THANK YOU for joining us on World Mission Sunday this year.
I had the privilege of preaching at the Masses at Westminster Cathedral where so many people from all over the world gathered to share in the Eucharist, and gain strength and courage to respond to the call to mission through the power of the Holy Spirit, that in Jesus’ name all may be brought to the Father.
Together we echoed Pope Francis’ prayer for peace in the Holy Land. We also held all our sisters and brothers in other parts of the world in prayer. It was wonderful to meet and pray with so many faithful supporters.
Missionaries around the world rely on the World Mission Sunday appeal for support to continue their life of service to share God’s love with those who suffer. By taking part, you were able to stand in solidarity with our sisters and brothers in need of our help and share with them the hope of a better life.
From the Synod
I was pleased recently, to read the ‘synthesis report’ from the October 2023 Synod: A Synodal Church in Mission. The report states:
‘Rather than saying that the Church has a mission, we affirm that the Church “is” mission. “As the Father has sent me, so I send you” (John 20:21)’.
The text states that the mission of proclaiming the Gospel is the sole reason for the Church’s existence. And because, going forward, this text will be a guiding principle for any reforms and changes in the Church’s institutions and dynamics, it seems clear that mission is set to be the central foundation and the purpose of the entire Catholic family. This is good news for Missio for as the Pope’s charity in support of world mission, our aim is to nurture the missionary spirit, which is at the heart of sacramental Baptism.
The report also references the vital and unique mission of the laity within the Church family, and in particular families:
‘Parents and grandparents and all those who live and share their faith in the family are the first missionaries. The family, as a community of life and love, is a privileged place of education in faith and Christian practice, one that needs special accompaniment within communities.’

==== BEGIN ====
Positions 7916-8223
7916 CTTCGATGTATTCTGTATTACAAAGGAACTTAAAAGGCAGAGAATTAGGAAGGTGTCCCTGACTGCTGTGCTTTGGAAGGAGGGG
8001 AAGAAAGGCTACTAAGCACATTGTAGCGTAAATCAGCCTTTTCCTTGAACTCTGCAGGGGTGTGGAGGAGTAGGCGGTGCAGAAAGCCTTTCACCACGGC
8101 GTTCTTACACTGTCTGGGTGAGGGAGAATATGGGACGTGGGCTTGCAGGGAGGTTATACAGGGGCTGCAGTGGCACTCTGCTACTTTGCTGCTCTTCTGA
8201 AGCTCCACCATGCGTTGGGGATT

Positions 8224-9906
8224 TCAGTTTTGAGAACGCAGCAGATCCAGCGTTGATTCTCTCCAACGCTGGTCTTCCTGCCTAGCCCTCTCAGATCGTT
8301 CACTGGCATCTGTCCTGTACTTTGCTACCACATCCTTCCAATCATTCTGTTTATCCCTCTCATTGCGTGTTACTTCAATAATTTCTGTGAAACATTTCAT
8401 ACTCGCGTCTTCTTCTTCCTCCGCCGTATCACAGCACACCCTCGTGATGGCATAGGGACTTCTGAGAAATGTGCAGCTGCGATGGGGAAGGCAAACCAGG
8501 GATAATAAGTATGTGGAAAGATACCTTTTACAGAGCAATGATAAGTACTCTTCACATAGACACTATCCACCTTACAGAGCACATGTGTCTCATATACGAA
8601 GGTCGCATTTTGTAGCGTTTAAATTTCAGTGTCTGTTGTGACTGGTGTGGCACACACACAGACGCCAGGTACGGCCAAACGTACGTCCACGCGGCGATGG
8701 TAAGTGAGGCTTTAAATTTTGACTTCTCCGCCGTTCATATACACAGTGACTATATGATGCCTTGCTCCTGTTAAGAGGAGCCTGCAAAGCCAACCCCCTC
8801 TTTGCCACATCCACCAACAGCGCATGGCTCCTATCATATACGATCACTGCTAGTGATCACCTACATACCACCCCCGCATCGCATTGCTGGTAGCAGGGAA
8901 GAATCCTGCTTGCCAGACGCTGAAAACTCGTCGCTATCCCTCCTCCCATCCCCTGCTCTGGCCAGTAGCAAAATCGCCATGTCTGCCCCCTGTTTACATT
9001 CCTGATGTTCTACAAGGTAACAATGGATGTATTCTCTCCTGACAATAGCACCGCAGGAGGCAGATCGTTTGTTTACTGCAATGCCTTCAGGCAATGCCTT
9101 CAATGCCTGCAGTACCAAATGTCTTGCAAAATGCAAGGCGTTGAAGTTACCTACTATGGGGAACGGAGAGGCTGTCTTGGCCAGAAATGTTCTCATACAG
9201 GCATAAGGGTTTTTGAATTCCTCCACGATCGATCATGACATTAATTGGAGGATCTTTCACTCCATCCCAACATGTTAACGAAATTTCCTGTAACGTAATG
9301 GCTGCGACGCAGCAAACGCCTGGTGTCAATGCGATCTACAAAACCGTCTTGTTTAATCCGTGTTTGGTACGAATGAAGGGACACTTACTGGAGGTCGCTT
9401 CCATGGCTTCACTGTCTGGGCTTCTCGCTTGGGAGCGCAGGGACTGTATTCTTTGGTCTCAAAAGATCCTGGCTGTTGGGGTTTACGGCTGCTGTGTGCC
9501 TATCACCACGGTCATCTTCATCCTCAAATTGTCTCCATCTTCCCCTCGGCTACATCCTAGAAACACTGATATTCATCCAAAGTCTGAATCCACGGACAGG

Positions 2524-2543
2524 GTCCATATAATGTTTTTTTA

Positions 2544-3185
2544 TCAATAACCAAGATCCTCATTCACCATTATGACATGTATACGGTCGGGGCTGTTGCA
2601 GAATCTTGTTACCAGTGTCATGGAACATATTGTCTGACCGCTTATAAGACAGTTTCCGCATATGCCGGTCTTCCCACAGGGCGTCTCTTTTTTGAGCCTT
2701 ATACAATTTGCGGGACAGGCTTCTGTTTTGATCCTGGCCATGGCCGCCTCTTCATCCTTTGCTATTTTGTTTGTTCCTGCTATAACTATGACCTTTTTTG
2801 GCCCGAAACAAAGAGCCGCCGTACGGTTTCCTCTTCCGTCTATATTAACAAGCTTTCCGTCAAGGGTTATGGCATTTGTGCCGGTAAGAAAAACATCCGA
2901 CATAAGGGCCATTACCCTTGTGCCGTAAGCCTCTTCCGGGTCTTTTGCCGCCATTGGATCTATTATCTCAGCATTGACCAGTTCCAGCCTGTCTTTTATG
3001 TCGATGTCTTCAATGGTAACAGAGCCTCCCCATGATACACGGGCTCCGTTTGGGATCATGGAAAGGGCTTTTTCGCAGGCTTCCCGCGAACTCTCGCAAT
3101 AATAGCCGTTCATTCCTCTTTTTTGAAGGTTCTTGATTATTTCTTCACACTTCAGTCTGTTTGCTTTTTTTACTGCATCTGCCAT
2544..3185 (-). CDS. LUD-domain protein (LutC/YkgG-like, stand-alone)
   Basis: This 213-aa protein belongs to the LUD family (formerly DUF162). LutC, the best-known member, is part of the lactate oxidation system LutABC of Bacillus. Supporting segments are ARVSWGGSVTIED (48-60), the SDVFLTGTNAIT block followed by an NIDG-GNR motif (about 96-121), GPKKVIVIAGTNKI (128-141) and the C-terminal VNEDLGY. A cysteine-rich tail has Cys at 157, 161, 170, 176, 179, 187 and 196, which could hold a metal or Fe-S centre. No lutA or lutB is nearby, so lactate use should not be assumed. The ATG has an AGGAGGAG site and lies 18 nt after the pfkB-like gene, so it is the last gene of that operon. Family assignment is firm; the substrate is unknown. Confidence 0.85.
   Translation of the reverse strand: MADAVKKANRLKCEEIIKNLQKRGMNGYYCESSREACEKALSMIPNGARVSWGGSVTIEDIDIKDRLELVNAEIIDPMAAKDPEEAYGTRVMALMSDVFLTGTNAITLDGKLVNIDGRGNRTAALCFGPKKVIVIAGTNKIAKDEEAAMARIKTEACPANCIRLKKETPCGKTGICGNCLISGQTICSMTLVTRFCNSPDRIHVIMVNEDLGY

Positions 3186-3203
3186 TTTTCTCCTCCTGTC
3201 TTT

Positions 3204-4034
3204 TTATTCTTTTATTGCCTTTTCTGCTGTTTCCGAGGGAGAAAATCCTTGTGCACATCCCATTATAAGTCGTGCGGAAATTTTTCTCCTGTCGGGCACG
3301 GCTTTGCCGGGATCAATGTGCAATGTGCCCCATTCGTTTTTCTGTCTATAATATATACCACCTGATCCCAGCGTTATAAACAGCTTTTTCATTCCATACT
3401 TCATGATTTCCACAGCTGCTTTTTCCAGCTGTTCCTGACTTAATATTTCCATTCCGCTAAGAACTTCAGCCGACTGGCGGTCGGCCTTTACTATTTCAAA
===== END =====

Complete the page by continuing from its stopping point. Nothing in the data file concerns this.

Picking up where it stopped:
While there are still many issues to discuss, we can nonetheless rejoice in the message that each one of us is a mission on earth, and the mandate to ‘go forth’ and encounter each other, throughout our daily lives, whether we are consecrated or lay missionaries. Far from being irrelevant, mission is indeed more vital than ever. We look forward with faith, renewed in our commitment to build a Church for everyone, by everyone, recognising that we all have our part to play.
Month of Remembrance
I continue to keep all Missio supporters in my prayers. November is a special time to pray for all the dead especially our loved ones, and in our Missio chapel we remember with deep gratitude all our deceased collaborators and supporters.
Yet for us, sadness and grief dissolve away in God’s promise that life is not ended by death but changed. The resurrection of Jesus Christ shows us that death does not have the last word – life does.
Let us strive together to build a Church of compassion and hope by giving witness to Jesus, who is the Way, the Truth, and the Life.